I’ve blogged before on the subject of irony. I’ve long been intrigued by the concept, mainly because for quite some time I had no idea how to correctly use the term. Like most people, I just rolled it out whenever I found myself discussing a situation characterised by coincidence and/or bad luck.
Of course, we all know where the blame for this flagrant misappropriation of the word lies: at the guitar strings of Canadian songstress Alanis Morissette. Rain on your wedding day? Not ironic, but pretty bad luck. A free ride when you’ve already paid? No again (but absolutely bloody typical). The good advice you just didn’t take? No! God damn it! It’s foolish, but it’s not ironic.
Incidentally, the whole Alanis Morissette debacle is, like, soo peak irony: pop star, who clearly doesn’t understand irony, writes song about irony, which turns into best-selling global smash, thereby confusing an entire generation as to what irony actually is. The needle on the irony gauge is twitching at max here.
Because of its slipperiness, I’m always on the lookout for simple ways to explain irony, and I came across one this week, when reading Penelope Lively’s short story The Darkness Out There with my Y9s. Long story short (well, short story shorter): girl who thinks bad stuff is all monsters, creepy things in forests, and scary stories in newspapers, ie. “out there”, comes to understand darkness is in fact “in here”, ie. within the human soul.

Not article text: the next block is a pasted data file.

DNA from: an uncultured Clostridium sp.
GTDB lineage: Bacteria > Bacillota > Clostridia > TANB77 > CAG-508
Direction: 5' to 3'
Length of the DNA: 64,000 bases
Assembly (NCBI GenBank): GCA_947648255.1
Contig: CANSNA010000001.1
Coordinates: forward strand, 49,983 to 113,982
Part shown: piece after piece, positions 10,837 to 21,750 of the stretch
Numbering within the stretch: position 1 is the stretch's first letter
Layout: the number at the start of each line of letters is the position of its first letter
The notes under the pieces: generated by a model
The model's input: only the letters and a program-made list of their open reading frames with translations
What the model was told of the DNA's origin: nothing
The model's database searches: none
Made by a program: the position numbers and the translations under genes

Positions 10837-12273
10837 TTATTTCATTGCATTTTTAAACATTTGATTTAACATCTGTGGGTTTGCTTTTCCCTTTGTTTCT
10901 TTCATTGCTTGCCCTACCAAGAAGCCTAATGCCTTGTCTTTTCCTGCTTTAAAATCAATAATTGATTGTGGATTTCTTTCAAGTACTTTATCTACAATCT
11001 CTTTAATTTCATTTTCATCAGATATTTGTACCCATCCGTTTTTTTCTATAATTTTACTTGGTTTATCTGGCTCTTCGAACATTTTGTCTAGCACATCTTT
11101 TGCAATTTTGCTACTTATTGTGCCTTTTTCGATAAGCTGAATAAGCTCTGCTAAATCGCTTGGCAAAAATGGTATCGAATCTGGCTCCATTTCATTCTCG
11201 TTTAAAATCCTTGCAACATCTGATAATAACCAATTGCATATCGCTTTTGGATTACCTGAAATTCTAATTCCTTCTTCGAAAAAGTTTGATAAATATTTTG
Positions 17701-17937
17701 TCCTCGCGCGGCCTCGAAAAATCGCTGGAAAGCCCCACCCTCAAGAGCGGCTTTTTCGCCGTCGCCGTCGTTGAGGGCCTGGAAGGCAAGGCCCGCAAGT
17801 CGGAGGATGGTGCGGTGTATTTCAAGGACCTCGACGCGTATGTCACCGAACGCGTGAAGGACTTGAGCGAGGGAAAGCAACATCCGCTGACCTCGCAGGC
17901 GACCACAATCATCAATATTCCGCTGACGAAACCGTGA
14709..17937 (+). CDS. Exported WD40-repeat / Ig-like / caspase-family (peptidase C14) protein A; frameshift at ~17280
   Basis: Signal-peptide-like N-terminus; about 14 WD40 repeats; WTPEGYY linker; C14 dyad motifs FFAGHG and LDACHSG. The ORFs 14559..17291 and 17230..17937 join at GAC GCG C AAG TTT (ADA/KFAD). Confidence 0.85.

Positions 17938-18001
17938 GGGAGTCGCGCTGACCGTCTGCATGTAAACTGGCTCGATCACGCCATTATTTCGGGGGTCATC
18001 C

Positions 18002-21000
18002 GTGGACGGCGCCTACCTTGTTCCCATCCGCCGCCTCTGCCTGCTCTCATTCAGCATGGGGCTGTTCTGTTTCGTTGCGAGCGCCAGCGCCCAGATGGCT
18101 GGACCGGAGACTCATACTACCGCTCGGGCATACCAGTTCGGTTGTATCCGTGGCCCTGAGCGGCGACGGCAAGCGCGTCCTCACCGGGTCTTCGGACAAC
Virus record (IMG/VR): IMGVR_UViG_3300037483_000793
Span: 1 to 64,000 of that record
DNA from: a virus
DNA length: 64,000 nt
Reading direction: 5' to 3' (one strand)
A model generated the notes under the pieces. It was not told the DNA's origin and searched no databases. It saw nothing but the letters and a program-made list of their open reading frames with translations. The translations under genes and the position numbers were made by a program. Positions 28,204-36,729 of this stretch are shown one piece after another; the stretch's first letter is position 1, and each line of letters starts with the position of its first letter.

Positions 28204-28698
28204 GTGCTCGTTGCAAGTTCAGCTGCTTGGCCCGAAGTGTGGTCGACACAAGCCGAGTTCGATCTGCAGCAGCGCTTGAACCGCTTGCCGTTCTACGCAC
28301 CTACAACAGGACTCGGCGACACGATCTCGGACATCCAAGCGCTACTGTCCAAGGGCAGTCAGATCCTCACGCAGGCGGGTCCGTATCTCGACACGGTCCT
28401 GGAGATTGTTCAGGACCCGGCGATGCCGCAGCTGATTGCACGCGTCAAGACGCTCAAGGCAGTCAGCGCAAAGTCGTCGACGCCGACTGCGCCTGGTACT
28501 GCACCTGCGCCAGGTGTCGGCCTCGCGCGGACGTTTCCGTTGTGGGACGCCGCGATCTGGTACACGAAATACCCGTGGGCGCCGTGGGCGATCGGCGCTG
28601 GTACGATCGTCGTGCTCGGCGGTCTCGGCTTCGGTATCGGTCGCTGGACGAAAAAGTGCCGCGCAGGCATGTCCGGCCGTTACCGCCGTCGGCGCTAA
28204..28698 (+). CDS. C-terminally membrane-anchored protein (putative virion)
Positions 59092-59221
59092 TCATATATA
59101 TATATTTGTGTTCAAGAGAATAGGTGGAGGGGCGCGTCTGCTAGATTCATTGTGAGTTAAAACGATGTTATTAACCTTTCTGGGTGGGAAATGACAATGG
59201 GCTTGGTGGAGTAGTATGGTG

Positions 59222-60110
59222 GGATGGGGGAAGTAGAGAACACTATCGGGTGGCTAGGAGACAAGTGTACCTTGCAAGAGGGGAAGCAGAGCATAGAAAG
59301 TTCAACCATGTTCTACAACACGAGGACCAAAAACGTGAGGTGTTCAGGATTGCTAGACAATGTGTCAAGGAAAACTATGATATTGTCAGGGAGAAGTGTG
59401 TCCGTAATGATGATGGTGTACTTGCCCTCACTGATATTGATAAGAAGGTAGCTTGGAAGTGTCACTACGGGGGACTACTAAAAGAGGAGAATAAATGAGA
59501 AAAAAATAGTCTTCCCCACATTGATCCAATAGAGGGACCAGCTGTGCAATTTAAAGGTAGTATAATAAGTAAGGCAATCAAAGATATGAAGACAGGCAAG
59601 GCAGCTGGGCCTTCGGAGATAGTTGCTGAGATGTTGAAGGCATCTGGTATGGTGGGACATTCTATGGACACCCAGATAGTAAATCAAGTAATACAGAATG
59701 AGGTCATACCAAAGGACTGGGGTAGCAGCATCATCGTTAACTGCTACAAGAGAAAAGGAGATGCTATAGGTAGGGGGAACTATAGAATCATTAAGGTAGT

So I asked my Y9 boys: “The story is called The Darkness Out There but it’s actually about what?”
“The darkness inside people.”
“Good,” I said, having already told them the answer. “So the title is an example of what we call irony. When an author appears to say one thing, but you, the reader, understand that he is actually saying something different, or perhaps even opposite, that’s irony. It’s a little like a lie, except that irony relies on the audience being aware of the truth, whereas a lie relies on its audience being unaware of the truth.”
I then whipped out my board pen and drew my little irony doodle on the whiteboard. My little irony doodle looks something like this:
And it was pretty much as straighforward as that. When I’ve blogged about irony in the past, it has been in relation to Browning’s poem ‘My Last Duchess’. You certainly need to understand irony to understand that poem, but given that it’s tricky at the best of times, introducing pupils to both the poem and irony all at once is problematic and likely to lead to cognitive overload. Conversely, using The Darkness Out There allows for a relatively straightforward introduction to a concept that is routinely misunderstood.